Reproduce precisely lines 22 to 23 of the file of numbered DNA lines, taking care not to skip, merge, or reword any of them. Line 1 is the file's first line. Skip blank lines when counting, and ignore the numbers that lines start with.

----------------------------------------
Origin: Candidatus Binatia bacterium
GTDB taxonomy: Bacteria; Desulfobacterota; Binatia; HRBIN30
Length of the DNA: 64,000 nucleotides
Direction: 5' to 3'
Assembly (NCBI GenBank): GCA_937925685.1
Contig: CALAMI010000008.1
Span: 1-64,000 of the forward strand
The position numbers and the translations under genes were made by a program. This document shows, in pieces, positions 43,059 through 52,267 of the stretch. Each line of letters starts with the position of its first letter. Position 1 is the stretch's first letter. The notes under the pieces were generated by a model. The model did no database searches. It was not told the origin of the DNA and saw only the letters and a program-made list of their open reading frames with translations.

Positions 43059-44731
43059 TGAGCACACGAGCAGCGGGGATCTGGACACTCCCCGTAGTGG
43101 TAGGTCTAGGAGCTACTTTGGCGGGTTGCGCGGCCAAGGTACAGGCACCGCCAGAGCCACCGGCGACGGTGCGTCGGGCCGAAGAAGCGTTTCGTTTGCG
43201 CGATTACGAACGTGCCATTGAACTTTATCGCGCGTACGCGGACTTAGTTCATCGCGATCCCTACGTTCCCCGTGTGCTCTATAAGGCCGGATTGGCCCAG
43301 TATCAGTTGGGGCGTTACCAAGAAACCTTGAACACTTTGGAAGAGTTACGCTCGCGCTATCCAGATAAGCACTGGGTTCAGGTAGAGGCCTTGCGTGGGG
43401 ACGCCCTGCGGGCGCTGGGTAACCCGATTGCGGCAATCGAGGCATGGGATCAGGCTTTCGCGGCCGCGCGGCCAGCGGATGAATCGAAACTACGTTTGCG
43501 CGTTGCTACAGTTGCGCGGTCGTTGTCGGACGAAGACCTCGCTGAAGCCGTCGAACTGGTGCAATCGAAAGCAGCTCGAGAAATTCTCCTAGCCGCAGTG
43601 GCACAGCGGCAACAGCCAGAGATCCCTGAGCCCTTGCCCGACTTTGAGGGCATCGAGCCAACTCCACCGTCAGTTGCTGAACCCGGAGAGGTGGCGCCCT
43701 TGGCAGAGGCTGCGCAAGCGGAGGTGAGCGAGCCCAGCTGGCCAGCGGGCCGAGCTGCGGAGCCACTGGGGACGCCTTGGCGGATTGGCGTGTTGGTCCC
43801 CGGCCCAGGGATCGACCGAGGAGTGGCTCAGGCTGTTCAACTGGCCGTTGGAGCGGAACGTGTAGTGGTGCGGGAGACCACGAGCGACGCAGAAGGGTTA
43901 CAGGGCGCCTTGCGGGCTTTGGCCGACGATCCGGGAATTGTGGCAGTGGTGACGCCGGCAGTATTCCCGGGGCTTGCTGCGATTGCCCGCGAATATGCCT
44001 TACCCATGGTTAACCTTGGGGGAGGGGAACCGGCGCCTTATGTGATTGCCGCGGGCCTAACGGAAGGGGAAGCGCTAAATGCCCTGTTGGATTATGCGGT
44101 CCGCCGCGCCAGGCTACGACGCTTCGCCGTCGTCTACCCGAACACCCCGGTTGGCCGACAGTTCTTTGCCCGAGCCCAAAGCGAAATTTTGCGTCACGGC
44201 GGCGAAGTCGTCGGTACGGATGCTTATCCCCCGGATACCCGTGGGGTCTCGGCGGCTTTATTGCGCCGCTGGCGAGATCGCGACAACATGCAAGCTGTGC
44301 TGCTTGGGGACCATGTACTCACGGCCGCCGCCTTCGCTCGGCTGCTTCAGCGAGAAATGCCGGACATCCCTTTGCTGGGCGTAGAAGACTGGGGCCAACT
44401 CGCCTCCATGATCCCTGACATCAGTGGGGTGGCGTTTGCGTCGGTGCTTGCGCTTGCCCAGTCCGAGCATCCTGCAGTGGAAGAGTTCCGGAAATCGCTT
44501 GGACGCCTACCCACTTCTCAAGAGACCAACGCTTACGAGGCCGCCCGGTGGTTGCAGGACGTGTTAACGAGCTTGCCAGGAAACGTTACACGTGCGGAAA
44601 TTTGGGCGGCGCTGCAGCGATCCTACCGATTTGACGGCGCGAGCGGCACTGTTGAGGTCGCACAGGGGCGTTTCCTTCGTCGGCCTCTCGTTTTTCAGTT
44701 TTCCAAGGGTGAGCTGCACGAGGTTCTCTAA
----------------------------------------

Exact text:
44201 GGCGAAGTCGTCGGTACGGATGCTTATCCCCCGGATACCCGTGGGGTCTCGGCGGCTTTATTGCGCCGCTGGCGAGATCGCGACAACATGCAAGCTGTGC
44301 TGCTTGGGGACCATGTACTCACGGCCGCCGCCTTCGCTCGGCTGCTTCAGCGAGAAATGCCGGACATCCCTTTGCTGGGCGTAGAAGACTGGGGCCAACT